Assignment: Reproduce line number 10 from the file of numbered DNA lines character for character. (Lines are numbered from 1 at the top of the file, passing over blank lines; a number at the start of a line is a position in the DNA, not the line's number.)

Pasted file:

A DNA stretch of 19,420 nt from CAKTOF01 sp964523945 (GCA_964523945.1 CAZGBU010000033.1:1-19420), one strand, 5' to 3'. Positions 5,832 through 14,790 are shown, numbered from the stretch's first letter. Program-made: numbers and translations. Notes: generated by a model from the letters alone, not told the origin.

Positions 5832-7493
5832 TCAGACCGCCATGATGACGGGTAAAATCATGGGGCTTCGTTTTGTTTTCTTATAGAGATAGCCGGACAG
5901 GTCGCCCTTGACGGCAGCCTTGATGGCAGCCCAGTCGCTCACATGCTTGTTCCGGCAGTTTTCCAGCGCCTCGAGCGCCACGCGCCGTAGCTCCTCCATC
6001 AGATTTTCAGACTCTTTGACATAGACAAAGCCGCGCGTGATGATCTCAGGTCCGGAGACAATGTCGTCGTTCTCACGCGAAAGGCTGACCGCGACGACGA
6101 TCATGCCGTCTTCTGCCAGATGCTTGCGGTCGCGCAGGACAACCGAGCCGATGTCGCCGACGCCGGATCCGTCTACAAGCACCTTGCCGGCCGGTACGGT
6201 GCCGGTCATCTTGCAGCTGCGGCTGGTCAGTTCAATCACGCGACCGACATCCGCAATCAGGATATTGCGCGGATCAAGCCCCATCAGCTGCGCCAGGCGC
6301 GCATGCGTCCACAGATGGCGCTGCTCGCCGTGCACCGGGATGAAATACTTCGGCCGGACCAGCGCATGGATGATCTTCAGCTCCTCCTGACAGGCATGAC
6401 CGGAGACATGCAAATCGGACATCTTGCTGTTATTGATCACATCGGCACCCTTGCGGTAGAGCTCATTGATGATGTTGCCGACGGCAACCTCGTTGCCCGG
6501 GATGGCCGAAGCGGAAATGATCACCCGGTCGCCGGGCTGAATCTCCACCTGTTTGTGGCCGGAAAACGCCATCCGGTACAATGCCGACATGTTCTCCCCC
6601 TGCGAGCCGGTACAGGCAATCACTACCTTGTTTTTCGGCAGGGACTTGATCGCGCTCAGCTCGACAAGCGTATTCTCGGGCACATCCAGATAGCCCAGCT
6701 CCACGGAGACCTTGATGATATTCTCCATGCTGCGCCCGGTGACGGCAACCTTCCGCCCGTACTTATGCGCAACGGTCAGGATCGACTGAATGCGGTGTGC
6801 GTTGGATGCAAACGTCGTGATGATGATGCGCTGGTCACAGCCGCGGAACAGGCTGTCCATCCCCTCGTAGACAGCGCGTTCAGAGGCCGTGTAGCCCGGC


6501 GATGGCCGAAGCGGAAATGATCACCCGGTCGCCGGGCTGAATCTCCACCTGTTTGTGGCCGGAAAACGCCATCCGGTACAATGCCGACATGTTCTCCCCC